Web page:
Morning sickness? Extreme food cravings? Just two of the many factors that can lead to poor oral health during pregnancy.

As a registered dental hygienist and mom of two young children, I have seen firsthand the effects of pregnancy on oral health. Pregnant women sometimes avoid professional dental care during pregnancy for various reasons, which is never a good idea. Factors such as elevated hormone levels can cause various gum and teeth issues that can affect not just the mother, but the baby’s health as well.

Taking good care of your teeth during pregnancy is extremely important. Higher levels of progesterone and estrogen hormones, poor food choices due to cravings, frequent snacking due to increased hunger, and inadequate daily oral hygiene resulting from nausea or sensitive teeth and gums can lead to cavities, tooth erosion, gingival inflammation, and non-cancerous pregnancy tumors on the gums. Nearly 75% of pregnant women have gingivitis, an early stage of periodontal disease that occurs when the gums become red and swollen. If left untreated, gingivitis can progress to periodontal disease. Periodontal disease can cause serious infection in the gums that ultimately results in loss of tissue attachment and bone that supports the teeth. Additionally, bacteria can be transmitted through the blood and amniotic fluid in the womb to the unborn child, contributing to risk of preterm birth, low birth weight, premature contractions, or serious infection for the newborn child.

The Journal of the American Dental Association found that pregnant women with chronic periodontal disease were four to seven times more likely to deliver premature (born before 37 weeks) and underweight babies than mothers with healthy gums. Not all premature babies have health complications, but premature birth can cause short-term and long-term medical problems ranging from breathing and digestive issues to hearing and vision problems.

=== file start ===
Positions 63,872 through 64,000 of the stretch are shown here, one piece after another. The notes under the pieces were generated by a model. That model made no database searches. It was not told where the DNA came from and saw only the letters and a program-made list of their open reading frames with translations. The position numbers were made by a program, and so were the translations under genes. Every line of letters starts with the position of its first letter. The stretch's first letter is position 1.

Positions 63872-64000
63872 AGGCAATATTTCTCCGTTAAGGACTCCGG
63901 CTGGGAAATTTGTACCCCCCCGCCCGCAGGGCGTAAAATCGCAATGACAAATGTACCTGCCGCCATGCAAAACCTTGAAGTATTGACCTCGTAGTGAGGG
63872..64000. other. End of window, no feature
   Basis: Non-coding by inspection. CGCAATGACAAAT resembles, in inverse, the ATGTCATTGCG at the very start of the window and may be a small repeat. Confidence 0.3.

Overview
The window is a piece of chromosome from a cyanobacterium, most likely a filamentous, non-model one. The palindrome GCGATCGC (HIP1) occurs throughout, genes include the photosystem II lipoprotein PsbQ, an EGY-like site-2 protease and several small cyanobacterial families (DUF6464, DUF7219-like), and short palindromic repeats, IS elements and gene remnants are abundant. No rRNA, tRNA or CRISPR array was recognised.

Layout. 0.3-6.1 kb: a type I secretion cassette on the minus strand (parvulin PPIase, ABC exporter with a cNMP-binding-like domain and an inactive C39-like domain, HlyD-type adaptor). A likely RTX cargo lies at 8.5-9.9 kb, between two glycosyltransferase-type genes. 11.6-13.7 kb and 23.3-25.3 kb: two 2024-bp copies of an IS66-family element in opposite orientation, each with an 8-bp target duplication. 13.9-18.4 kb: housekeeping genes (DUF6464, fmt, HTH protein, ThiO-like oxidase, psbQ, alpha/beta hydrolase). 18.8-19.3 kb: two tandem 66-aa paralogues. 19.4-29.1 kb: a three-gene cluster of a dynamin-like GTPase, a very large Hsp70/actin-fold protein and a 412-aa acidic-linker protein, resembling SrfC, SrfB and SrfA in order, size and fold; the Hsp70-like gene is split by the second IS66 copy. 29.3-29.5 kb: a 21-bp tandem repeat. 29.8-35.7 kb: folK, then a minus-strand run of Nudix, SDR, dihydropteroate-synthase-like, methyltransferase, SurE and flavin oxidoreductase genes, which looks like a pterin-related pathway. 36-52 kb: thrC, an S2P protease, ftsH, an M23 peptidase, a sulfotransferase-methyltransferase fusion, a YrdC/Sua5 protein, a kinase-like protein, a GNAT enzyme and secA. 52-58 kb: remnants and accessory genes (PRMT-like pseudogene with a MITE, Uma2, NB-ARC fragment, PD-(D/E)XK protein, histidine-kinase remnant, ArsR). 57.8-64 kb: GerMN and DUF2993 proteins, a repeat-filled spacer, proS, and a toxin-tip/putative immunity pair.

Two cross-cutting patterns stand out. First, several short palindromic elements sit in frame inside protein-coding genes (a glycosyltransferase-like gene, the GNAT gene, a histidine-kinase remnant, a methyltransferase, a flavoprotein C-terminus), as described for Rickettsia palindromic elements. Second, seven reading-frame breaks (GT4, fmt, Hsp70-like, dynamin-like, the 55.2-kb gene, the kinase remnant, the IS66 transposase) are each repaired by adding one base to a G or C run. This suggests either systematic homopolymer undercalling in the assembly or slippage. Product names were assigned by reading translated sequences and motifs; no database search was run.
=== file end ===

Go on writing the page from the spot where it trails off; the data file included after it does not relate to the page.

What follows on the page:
To prevent these issues, women should establish a consistent at-home dental care routine and maintain professional cleanings and dental visits throughout their pregnancy. Some women may require an additional cleaning during their pregnancy, which may be covered by their dental insurance company. Many dental procedures can be performed safely during pregnancy and should be scheduled during the second trimester since it may be difficult to lay flat for an extended period during the third trimester. Although safe during pregnancy, digital X-rays can and most likely will be postponed until after the baby arrives. Elective and cosmetic treatments, like whitening, should be avoided during pregnancy because there is not enough data to show their effects on unborn babies.

Baby teeth begin to develop five-to-six weeks into pregnancy and the first tooth emerges at around five months of age! Dental exams are recommended at the first sign of a tooth and no later than 12 months old. Establishing healthy dental habits at a young age is critical to lasting, positive dental health throughout life!

  3. Society for General Microbiology. “Pregnancy: Bad Oral Hygiene Can Lead To Complications In Pregnancy And Problems For Babies.” ScienceDaily. ScienceDaily, 31 March 2009.